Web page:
College football looks headed straight for a four-team playoff beginning in the 2014 season, but the when, where and how will be hotly debated in the months, and perhaps year, to come.
The Big East, Pac-12 and ACC are campaigning hard for conference championship trophies as required hardware for admittance into the playoff.
The Big 12 and the SEC want the four best teams. Period.
The Big Ten, well, it's not quite sure what it wants.
AP Photo/Sue OgrockiOklahoma State would have made the cut last season in a best four teams playoff scenario.
Once or twice in a long while, the league may do a good SEC impression and send two teams to the playoff in a top-four scenario, but most likely it would only be one.
A Big 12 champion not making the list of the nation's top four teams that also won a conference title? If the Big 12 doesn't reinstitute a conference championship game and allow room for an upset (whoops, Texas '01, Oklahoma '03 and Missouri '07, if you can call the last one a true upset), a Big 12 team that proved itself as the "one true champion" over a nine-game conference schedule will be shut out of a four-team playoff a few occasions short of never.
The Big 12 has made it clear that it wants the best four teams in a playoff and, ideally, would like them selected by a committee, not a human poll or computer ranking.
Is that what would most help the Big 12? It's most what the fans want to see, even if it means seeing another all-SEC national title game. At least then the teams would have proven their worth against teams outside the league to get there.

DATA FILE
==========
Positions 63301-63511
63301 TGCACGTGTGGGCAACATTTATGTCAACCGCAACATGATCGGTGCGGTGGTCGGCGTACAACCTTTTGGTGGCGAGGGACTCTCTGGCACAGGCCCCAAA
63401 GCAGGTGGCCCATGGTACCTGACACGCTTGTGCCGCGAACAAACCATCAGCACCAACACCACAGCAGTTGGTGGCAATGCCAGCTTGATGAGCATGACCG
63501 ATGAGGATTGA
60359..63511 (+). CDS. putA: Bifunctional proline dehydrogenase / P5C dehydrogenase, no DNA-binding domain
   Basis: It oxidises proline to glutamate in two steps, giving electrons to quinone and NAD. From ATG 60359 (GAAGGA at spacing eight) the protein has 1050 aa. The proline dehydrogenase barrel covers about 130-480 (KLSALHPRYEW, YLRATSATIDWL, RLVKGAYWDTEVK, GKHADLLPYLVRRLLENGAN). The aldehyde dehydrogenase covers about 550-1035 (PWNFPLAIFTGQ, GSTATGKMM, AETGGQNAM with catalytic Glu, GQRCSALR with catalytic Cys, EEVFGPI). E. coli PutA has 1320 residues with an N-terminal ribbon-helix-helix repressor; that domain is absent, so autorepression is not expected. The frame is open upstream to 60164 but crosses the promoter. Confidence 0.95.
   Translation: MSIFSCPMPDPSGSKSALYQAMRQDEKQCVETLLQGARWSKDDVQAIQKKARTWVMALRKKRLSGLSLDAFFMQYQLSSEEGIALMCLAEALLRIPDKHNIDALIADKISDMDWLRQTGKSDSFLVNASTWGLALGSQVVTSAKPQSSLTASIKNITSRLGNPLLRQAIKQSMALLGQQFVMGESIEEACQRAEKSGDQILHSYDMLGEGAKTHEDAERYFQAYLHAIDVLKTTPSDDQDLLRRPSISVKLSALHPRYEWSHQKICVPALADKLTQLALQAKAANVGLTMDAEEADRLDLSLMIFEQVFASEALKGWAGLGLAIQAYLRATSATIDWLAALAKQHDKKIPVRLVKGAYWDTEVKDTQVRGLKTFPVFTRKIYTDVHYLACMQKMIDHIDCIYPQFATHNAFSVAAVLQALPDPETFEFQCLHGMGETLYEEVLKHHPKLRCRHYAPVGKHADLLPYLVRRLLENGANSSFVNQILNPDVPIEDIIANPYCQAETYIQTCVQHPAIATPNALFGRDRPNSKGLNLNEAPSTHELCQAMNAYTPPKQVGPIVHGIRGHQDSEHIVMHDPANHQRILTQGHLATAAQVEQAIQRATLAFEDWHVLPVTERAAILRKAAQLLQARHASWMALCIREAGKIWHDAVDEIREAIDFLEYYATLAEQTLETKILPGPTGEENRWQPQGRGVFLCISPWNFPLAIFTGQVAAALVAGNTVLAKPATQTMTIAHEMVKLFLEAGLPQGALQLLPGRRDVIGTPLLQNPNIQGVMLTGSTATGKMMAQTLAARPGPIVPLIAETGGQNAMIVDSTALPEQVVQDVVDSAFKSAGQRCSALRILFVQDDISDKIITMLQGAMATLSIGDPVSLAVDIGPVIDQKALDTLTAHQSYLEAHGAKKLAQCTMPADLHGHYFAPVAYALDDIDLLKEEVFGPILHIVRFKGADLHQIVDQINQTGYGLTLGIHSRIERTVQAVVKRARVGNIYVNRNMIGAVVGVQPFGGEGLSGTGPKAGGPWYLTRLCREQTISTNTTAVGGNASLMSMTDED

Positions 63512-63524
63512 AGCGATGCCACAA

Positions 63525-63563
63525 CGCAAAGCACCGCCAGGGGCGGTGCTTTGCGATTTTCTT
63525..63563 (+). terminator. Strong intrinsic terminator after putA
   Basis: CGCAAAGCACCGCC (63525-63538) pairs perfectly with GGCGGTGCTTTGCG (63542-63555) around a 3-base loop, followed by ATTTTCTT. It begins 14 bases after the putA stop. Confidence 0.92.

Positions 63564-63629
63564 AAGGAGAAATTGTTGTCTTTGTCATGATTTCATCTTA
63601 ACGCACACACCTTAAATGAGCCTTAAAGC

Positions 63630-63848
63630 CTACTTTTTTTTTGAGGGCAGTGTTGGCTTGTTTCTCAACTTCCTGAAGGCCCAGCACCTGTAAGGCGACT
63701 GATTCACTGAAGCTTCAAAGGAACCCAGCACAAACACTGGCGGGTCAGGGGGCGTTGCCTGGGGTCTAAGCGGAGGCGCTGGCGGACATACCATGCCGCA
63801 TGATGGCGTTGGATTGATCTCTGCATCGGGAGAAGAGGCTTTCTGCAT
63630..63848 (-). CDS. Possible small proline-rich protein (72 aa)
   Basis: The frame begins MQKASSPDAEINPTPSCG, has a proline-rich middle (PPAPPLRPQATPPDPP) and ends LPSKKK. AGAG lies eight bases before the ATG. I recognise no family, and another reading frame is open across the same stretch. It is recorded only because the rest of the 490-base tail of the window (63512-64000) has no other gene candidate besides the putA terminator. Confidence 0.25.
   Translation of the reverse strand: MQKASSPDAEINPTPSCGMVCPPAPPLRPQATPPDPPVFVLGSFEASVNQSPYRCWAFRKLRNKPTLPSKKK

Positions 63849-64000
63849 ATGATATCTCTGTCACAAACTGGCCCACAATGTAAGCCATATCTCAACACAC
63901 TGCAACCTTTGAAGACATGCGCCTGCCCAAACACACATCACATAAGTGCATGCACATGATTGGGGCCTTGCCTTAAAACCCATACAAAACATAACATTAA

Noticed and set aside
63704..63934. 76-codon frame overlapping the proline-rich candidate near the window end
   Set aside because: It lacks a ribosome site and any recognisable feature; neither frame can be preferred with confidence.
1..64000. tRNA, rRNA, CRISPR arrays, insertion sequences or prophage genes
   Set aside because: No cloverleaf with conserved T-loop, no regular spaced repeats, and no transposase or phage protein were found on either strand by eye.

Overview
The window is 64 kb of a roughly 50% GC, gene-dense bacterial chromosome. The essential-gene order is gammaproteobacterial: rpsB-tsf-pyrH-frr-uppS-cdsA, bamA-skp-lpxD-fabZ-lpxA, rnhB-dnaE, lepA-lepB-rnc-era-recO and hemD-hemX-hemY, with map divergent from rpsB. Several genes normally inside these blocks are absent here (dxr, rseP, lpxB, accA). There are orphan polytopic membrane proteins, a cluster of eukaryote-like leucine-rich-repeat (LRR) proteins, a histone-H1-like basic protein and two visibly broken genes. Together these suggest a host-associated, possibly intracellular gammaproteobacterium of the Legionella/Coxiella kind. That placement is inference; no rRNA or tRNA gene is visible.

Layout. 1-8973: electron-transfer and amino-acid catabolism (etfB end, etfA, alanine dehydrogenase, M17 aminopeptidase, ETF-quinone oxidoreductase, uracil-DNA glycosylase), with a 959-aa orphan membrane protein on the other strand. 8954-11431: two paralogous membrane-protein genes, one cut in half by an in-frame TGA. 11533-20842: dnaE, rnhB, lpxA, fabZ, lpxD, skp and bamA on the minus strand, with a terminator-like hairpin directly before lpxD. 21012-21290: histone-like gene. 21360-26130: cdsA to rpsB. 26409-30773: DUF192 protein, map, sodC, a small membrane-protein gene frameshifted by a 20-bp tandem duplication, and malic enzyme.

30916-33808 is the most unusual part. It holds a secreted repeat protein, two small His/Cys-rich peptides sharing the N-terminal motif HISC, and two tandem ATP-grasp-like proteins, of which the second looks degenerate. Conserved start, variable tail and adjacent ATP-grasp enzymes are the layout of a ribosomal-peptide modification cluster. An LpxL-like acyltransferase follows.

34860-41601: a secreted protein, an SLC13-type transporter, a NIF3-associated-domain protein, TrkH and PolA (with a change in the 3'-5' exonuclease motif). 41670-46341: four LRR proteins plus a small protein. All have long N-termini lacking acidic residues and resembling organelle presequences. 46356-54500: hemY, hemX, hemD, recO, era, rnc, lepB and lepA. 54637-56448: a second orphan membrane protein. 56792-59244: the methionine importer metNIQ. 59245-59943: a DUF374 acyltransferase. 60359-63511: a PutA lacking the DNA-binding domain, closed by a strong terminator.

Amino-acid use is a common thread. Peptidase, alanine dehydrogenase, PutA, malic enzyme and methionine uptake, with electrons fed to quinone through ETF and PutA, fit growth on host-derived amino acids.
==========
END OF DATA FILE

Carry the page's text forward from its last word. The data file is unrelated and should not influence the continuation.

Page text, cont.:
The Big 12 will be there every year, though. Is eliminating the possibility of two teams worth paring down the field of four teams to those less qualified?
In short, that would give the Big 12 a better chance to win a title in a playoff it would be participating in almost every year, anyway.
It's a difficult balance for sure, but not one with a lot of difference. At least in the proposal the Big 12 favors, it would have a chance to prove its worth as an elite conference. The SEC could land two teams in a playoff fairly often if the top four teams are drafted. The Pac-12 might do it once in a while if USC and Oregon continue to prove their worth as powers.
The Big 12, though, would have the best chance to do it outside the SEC. Texas and Oklahoma would likely compete for annual spots, and Oklahoma State, West Virginia, TCU, Texas Tech or even Kansas State could crash the party in some years. Oklahoma State would have done it last year. TCU would have done it in 2010. Missouri would have done it in 2007.
The one place the Big 12 has a lot to gain, even if it has little to lose? No BCS games are played in the Big 12 footprint as it stands. If the national title game is bid out like the Big 12 wants, we could see big-time football in the Big 12 footprint.
Jerry Jones holds the keys to Cowboys Stadium, and he'll dangle them (along with a truckload of cash), if the opportunity to host college football's Super Bowl arises.
Say goodbye to trying to beat USC at the Rose Bowl in Pasadena or trying to knock off Florida at the Orange Bowl just outside Miami.
Let's see somebody else try to beat Texas or Oklahoma in Arlington, just three hours from their respective campuses.
Team selection isn't where the Big 12 has the most to lose or the most to gain. If the national title game stays in one of its current stadiums, life goes on as usual for the Big 12. If it moves to the Dallas-Fort Worth metroplex, that's a big leg up for the Big 12 and one well worth fighting for.
A conference champions-only scenario would cost the SEC. The Pac-12, ACC and Big East would be in trouble with no conference champions requirement.
Either way, though, the Big 12 will be just fine.
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